In a paper, I found the claim that every real number can be expressed as a sum of two so-called $F(4)$-numbers.

These are numbers , for which the entries of the simple continued fraction (except the first number) are at most $4$.

So, the number $[-6,2,3,1]$ is a $F(4)$-number whereas the number $[-1,5,3,2]$ is not because the "$5$" is not in the first position.

I wonder whether every rational number $r$ with $0<r<1$ can be expressed as a sum or difference of fractions $a$ and $b$, such that $a$ and $b$ are $F(4)$-numbers with $0<a,b<1$ (So, the continued fractions start with $0$).

For example , we have $$\frac{29}{430}=\frac{3}{10}-\frac{10}{43}$$ and the continued fractions are $$\frac{3}{10}=[0,3,3]$$ and $$\frac{10}{43}=[0,4,3,3]$$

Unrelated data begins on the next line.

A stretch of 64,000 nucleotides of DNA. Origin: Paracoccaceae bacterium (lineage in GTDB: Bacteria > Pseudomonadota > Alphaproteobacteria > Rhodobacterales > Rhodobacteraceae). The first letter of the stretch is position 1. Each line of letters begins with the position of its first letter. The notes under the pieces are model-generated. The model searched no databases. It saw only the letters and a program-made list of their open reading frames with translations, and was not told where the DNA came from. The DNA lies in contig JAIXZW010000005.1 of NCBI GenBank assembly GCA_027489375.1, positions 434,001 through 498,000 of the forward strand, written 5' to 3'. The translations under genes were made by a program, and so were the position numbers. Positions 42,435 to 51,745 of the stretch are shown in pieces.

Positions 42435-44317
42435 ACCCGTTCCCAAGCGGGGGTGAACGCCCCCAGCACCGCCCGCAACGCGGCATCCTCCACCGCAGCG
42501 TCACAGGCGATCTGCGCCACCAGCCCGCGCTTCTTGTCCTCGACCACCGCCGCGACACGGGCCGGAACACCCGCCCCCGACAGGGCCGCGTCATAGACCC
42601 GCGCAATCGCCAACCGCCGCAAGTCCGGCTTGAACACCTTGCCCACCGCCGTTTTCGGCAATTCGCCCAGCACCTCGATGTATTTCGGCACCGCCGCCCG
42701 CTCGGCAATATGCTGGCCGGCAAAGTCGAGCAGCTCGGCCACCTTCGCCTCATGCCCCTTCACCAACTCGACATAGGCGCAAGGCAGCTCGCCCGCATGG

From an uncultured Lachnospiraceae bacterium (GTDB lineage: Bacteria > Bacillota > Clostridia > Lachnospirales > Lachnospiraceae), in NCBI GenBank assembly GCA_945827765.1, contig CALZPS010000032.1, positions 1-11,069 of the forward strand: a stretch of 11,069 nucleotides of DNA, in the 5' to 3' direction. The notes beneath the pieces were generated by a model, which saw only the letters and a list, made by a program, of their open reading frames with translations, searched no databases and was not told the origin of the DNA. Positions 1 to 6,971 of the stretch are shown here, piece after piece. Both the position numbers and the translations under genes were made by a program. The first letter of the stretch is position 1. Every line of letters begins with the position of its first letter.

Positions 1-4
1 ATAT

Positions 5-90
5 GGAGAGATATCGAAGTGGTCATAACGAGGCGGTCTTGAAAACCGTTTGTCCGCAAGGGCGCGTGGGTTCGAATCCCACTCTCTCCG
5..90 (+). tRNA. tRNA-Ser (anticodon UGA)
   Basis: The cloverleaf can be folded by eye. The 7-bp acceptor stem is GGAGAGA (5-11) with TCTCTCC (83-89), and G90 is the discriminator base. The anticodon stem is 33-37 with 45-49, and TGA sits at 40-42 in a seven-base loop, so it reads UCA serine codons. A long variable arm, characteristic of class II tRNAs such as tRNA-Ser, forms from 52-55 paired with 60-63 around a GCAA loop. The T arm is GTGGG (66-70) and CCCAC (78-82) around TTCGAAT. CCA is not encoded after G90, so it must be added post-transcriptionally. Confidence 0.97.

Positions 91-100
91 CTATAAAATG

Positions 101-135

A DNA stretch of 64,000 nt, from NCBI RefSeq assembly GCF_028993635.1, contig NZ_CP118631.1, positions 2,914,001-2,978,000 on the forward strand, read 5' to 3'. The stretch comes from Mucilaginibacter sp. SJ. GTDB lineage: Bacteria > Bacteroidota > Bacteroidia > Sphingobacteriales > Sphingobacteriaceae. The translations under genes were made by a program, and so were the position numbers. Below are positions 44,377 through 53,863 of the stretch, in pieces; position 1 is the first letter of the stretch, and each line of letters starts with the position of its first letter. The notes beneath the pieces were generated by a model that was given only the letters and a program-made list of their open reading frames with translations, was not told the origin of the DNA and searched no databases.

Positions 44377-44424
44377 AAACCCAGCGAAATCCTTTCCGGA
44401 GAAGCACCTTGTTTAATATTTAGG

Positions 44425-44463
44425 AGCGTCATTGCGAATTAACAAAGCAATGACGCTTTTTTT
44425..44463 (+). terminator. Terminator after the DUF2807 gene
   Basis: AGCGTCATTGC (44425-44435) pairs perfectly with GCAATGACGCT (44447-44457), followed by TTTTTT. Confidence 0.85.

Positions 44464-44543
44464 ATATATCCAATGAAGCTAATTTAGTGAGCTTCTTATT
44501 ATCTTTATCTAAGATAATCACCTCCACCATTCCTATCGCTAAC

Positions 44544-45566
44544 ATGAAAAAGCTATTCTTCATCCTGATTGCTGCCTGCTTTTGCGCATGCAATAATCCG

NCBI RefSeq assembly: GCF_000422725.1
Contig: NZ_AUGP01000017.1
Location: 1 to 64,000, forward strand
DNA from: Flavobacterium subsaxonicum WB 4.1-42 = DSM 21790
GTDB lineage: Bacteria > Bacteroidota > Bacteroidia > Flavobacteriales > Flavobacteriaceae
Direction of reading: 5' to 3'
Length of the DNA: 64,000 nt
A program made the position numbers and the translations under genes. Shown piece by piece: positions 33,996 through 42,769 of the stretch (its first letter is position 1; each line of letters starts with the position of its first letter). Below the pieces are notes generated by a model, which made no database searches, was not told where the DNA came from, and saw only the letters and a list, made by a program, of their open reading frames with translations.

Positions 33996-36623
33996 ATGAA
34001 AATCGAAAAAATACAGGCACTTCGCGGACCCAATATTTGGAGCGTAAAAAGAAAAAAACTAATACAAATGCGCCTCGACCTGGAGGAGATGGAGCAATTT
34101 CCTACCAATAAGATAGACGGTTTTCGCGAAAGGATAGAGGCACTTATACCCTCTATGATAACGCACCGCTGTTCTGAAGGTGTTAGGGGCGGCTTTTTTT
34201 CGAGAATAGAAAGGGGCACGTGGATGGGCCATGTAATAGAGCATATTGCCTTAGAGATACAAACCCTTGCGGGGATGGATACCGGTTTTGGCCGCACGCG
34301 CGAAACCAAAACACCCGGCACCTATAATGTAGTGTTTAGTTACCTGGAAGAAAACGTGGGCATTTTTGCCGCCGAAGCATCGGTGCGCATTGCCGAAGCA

Hence there is a representation of the required form of $\frac{29}{430}$

Does such a representation (none of the finite continued fractions is allowed to end with the number $1$!) exist for every rational number $r$ with $0<r<1$ ?

If yes, how can I find one (not all) representation efficiently ?

For example, can the number $0.2148324851527661$ be represented as required, and if yes, how ?

  • $\begingroup$ Could you please let us know which paper you are referring to? Thanks! $\endgroup$ – Matthew Conroy Dec 4 '16 at 19:41
  • $\begingroup$ educ.jmu.edu/~lucassk/Papers/ctac.pdf $\endgroup$ – Peter Dec 4 '16 at 19:47
  • $\begingroup$ The paper mentions an algorithm, but I cannot find something concrete. $\endgroup$ – Peter Dec 4 '16 at 19:50

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